The Effects of Alcohol Excise Tax Increases by Drinking Level and by Income Level
The alcohol industry argues that alcohol excise taxes do not reduce heavy drinking because of substitutions to lower-cost products and that these taxes disproportionately burden low-income drinkers. Alternatively, some economists have argued that increases in alcohol excise taxes reduce heavy alcohol consumption. Using data from the Nielsen Homescan we investigate the effects of a large excise tax increase that raised alcohol prices. The results show that heavy drinkers reduce purchases, and this reduction is no different than the reductions by other drinkers. The results also show that only low-income drinkers pay more for ethanol after the tax increase.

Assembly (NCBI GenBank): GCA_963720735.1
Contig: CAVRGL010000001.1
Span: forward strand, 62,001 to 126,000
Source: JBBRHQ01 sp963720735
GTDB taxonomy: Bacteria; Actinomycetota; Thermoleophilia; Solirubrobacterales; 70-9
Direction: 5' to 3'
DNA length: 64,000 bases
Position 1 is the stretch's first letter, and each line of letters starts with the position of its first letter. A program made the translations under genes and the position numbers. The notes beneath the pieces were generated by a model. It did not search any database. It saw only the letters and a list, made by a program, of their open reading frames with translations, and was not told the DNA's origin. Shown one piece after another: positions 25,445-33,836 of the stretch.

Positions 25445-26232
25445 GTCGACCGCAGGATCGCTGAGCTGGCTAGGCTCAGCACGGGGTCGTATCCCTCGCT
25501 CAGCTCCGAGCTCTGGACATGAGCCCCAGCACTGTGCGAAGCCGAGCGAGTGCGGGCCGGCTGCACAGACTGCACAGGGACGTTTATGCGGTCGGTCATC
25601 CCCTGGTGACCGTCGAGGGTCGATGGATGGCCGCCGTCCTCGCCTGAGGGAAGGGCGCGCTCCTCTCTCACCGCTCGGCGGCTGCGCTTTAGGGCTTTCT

Research for the paper was supported by grant number 1R21AA025371A1 from the National Institute on Alcohol Abuse and Alcoholism to the National Bureau of Economic Research. We would like to thank Ege Aksu for excellent research assistance and comments. Our own analyses in the paper calculated (or derived) are based in part on data from Nielsen Consumer LLC and marketing databases provided through the NielsenIQ Datasets at the Kilts Center for Marketing Data Center at The University of Chicago Booth School of Business. The conclusions drawn from the NielsenIQ data are those of the researcher(s) and do not reflect the views of NielsenIQ. NielsenIQ is not responsible for, had no role in, and was not involved in analyzing and preparing the results reported herein. The views expressed herein are those of the authors and do not necessarily reflect the views of the National Bureau of Economic Research.